AI Translators and the International K-Pop Fandom on Twitter

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Judy Yae Young Kim


Artificial Intelligence Translators on Twitter opened many doors for International K-Pop fans. It allowed them to connect with their favourite artists without needing a middleperson of a translator. However, through this, the fear of “robots taking over” started to blossom. Can AI translators truly replace “real person” translators and therefore will “real person” translators, who receive celebrity treatment in the fandom “lose their jobs”? This paper explores how AI is not able to recreate the culture that “real-person” translators have created on the K-Pop fandom Twitter, and for fearing that “robots will take over” ignores the idea of ghost work. Furthermore, AI seems to miss some cultural nuances, although they can be programmed to pick up some context. AI Translators provide a “fast food” culture of translation – it satisfies the hunger of meaning for a short time, without understanding the full cultural context of the tweet. It is the “real person” translators that can provide full cultural context of the tweets. Therefore, although the fear of AI translators taking over seems valid, AI and humans must work together in order to provide the fullest translations for the International K-Pop fandom. This essay uses content analysis of tweets created by the International K-Pop fandom and K-Pop artists, as well as taking from various pieces of literature on AI and the translation within the International K-Pop fandom.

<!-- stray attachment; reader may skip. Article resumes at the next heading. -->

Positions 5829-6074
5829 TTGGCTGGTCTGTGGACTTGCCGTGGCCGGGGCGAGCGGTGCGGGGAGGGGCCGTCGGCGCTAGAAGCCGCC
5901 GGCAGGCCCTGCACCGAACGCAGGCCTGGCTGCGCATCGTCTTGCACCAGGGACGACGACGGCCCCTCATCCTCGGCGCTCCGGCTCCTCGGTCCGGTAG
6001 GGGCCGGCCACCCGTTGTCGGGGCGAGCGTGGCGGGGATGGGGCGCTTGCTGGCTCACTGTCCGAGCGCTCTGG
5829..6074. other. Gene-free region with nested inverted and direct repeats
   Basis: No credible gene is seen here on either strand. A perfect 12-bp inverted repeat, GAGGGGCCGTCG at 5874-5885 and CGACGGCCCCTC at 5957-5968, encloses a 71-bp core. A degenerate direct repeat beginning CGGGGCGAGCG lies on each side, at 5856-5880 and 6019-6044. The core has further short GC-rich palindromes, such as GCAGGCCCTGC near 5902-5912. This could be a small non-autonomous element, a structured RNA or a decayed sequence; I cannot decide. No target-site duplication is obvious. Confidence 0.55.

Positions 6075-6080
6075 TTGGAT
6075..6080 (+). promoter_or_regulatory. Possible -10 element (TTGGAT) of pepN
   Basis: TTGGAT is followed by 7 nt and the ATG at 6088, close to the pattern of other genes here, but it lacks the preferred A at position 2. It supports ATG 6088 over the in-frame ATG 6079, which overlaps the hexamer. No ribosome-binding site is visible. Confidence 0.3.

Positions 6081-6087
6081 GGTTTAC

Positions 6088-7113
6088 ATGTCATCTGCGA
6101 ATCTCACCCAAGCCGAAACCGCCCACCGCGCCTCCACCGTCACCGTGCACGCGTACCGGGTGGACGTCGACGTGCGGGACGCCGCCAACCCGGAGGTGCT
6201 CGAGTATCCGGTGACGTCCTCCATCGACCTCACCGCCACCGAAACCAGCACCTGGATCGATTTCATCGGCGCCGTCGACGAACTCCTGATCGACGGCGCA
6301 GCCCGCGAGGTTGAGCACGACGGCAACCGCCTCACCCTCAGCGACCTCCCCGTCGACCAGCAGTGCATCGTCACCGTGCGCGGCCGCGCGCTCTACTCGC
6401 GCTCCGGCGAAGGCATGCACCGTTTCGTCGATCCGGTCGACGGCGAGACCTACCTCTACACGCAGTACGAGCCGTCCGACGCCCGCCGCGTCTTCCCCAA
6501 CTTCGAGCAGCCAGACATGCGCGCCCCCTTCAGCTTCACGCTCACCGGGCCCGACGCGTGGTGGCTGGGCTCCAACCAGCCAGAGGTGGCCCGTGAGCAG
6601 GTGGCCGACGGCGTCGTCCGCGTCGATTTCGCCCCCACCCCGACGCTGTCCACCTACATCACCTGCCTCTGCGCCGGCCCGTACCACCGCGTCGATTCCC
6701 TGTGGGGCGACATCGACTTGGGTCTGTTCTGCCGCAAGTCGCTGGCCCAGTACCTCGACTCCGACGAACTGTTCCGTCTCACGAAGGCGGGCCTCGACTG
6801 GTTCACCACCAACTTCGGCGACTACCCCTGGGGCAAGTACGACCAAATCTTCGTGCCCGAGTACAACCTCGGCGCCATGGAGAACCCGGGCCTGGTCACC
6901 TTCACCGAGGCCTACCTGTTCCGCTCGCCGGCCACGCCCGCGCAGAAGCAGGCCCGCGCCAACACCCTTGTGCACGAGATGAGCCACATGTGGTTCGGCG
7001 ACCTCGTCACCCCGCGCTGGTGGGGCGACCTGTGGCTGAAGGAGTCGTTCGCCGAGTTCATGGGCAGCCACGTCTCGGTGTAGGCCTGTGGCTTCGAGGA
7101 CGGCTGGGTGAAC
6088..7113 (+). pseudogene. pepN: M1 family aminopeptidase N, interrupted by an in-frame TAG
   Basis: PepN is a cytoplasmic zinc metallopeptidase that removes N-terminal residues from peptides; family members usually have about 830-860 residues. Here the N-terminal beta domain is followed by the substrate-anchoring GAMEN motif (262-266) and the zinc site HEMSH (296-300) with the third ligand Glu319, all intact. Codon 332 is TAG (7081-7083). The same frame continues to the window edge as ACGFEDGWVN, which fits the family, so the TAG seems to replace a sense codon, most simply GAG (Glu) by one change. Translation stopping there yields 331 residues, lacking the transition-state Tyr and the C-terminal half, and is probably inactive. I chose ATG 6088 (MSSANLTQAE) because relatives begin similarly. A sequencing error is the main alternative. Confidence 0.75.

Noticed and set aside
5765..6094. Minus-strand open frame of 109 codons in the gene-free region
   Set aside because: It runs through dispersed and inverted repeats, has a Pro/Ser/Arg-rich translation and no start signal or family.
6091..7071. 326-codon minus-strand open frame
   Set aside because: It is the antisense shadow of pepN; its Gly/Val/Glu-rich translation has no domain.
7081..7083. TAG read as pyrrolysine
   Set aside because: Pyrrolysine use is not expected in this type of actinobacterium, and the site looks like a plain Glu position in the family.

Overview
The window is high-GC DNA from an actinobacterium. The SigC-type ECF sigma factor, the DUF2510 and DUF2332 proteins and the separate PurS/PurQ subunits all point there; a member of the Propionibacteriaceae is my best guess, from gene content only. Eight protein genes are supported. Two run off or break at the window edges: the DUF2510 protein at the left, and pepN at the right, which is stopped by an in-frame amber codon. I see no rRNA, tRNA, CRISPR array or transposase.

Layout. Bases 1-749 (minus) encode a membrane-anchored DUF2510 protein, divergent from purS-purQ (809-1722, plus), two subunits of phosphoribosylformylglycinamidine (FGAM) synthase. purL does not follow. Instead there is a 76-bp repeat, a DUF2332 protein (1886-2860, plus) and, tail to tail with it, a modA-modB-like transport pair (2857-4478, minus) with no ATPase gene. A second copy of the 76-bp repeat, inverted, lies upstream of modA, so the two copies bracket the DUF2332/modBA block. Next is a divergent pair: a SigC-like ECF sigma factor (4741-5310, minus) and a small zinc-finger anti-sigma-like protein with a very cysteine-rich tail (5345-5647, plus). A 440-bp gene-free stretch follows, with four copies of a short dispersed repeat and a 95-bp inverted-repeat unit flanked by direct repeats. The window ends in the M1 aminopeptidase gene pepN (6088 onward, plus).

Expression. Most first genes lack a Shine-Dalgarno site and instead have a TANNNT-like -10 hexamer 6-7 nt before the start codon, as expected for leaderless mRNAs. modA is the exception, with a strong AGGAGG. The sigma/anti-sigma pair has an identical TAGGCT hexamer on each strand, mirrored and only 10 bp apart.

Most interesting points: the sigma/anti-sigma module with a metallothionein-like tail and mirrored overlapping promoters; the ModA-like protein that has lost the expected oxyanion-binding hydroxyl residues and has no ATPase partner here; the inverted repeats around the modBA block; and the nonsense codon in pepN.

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Plurilingual Prize Category (open to all undergrad students)